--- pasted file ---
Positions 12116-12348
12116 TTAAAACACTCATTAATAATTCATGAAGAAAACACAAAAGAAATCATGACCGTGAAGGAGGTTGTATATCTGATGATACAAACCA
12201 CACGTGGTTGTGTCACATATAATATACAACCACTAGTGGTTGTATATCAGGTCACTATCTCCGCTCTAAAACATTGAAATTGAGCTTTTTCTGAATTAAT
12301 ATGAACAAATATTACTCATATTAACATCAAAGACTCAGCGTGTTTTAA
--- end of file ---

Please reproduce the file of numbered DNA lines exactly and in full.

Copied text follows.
Positions 12116-12348
12116 TTAAAACACTCATTAATAATTCATGAAGAAAACACAAAAGAAATCATGACCGTGAAGGAGGTTGTATATCTGATGATACAAACCA
12201 CACGTGGTTGTGTCACATATAATATACAACCACTAGTGGTTGTATATCAGGTCACTATCTCCGCTCTAAAACATTGAAATTGAGCTTTTTCTGAATTAAT
12301 ATGAACAAATATTACTCATATTAACATCAAAGACTCAGCGTGTTTTAA